Firearms in the evidence room

Firearms in the evidence room

Firearms can be one of the most difficult types of evidence you’ll ever have to handle as an evidence technician. Not only are there obvious safety concerns, but they can also be ridiculously difficult to dispose of when the time comes. Because each state, and indeed, each agency, has its own laws, policies, and procedures pertaining to evidentiary firearms, and we will not assume to know all of the hurdles that each of you may be required to jump, we will simply touch on some highlights.

If you’ve followed our CaseGuard articles, you may remember that we’ve briefly touched on firearms before (How to handle firearms in the evidence room), but because this is such an important subject, we thought it deserved some additional attention.

Evidence room personnel are oftentimes not trained specifically in firearms handling. Many probably don’t understand how to open the breech of a shotgun, operate the bolt on a hunting rifle, or lock back the slide on a semi-automatic pistol. If you happen to fall into this category, please understand that this is through no fault of your own, you simply have never been taught. It’s naive for an agency head to assume that evidence room personnel know what they’re looking at or how to handle it. If you aren’t comfortable handling firearms, please tell your immediate supervisor and ask for assistance.

Before firearms even come into the evidence room, you should have a department policy that requires them to be unloaded and made safe. If you don’t have such a policy, write one and convince your Chief or Sheriff that it is an absolute necessity. The policy should require the officer to unload and do a visual inspection of the chamber, and it’s a good idea to insist that a second officer, or a supervisor, verify.

It doesn’t really matter if your agency submits its firearms with a tag, in a bag, or in a box, but all firearms should be submitted, if possible, with the chamber open and face up, so anyone looking can easily see that it is in a safe condition. Some agencies use cable ties, or zip ties, through the action, or even through the barrel. You may wish to consult with your local crime lab, as they might have strong feelings about foreign objects being inserted into the barrel.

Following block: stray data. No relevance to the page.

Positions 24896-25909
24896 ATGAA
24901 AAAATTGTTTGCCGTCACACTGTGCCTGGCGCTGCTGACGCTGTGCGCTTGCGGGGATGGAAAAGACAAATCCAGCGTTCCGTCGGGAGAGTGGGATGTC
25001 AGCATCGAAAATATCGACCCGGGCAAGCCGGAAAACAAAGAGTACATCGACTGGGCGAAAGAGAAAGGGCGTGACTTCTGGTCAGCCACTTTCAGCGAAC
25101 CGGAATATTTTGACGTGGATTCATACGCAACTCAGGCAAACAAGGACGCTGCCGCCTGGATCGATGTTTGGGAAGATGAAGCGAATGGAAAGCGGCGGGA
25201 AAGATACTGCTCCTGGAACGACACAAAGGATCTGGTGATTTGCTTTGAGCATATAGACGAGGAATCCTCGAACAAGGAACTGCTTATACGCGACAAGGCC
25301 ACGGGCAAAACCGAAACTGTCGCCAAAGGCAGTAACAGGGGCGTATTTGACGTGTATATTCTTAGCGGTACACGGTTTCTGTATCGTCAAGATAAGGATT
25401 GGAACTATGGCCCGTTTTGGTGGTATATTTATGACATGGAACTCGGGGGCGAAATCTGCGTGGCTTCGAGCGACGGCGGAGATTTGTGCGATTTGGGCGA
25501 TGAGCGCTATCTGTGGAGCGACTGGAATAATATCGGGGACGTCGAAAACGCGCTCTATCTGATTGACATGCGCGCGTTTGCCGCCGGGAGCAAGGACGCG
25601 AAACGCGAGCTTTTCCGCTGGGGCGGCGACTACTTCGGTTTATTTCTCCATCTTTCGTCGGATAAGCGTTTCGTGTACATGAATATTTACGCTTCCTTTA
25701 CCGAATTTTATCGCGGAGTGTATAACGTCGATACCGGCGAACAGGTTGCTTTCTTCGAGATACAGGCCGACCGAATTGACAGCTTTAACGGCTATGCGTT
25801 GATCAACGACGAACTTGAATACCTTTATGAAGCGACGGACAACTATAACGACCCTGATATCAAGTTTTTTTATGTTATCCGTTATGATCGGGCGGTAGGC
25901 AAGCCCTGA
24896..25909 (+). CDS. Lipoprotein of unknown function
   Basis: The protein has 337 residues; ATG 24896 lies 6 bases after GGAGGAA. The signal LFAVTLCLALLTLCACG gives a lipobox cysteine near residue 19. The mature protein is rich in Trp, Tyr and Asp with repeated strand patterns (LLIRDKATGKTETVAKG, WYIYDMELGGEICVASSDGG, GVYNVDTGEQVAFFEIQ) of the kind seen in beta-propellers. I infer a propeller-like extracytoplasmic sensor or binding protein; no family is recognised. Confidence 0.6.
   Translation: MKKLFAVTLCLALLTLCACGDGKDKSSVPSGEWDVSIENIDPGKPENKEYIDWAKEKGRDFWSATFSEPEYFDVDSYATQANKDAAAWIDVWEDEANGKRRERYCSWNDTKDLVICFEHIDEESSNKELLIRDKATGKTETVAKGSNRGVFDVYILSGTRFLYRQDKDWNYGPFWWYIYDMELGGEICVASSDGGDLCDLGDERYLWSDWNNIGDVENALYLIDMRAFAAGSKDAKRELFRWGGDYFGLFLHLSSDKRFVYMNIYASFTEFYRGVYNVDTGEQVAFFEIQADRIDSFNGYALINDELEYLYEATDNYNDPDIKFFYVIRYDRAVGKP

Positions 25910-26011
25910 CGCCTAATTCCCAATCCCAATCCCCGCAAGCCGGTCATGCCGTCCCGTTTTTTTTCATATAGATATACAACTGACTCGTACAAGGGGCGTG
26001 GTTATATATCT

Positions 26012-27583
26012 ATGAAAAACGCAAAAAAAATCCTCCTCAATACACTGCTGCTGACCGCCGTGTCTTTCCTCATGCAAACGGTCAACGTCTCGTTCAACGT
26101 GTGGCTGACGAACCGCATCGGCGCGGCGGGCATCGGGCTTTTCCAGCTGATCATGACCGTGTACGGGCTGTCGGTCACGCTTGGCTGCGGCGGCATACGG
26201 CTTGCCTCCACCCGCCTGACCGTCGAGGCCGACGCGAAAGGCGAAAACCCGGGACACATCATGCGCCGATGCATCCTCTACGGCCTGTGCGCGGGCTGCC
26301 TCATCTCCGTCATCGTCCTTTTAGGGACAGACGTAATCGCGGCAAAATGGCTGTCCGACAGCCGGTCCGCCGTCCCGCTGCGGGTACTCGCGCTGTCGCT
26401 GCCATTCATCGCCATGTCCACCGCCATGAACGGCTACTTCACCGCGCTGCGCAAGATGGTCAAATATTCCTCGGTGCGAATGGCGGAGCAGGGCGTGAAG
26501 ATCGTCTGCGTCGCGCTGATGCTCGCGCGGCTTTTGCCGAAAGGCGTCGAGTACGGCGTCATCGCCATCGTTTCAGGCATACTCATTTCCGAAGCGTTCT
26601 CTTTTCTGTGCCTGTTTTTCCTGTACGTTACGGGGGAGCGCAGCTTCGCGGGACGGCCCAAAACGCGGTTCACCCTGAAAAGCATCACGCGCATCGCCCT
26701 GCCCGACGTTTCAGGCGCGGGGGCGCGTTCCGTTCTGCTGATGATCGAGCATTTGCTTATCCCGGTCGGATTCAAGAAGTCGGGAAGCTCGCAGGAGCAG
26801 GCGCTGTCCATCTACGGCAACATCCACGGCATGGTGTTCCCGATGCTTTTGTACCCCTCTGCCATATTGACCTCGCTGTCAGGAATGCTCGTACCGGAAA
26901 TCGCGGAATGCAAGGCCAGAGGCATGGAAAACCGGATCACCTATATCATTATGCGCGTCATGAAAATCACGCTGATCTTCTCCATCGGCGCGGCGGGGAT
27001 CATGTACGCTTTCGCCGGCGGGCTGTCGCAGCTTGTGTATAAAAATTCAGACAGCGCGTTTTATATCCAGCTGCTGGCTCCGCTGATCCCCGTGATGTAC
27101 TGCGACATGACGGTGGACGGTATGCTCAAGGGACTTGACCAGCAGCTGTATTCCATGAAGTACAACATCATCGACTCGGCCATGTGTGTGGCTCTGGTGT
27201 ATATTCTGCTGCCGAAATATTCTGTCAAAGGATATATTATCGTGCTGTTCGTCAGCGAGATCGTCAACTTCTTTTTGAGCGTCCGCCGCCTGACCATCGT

Each and every firearm should be logged in to your evidence management software and assigned a unique evidence barcode for evidence tracking purposes. The information collected should include, among other things, the make, model, and caliber of the firearm, and its serial number. It is important to note that some firearms manufactured prior to 1968 may not have a serial number. Your policy should require that all firearms have been checked through NCIC for stolen. Many times, we’ve seen firearms serial numbers checked just prior to disposal, only to learn that they had, in fact, been stolen years earlier. Your evidence management software should also include an automatic and unalterable chain of custody for all evidence items not only firearms.

While it can be somewhat embarrassing when this happens, it does happen and sometimes it’s easy to explain why. We can offer a few examples of what we’ve seen in the past. Usually, a firearm that slips by the NCIC check does so because it wasn’t reported as stolen until after you already have it safely tucked away in the evidence room. There really isn’t much you can do about this, other than having a policy of checking all serial numbers a second time after 60 or 90 days, and again just prior to disposal.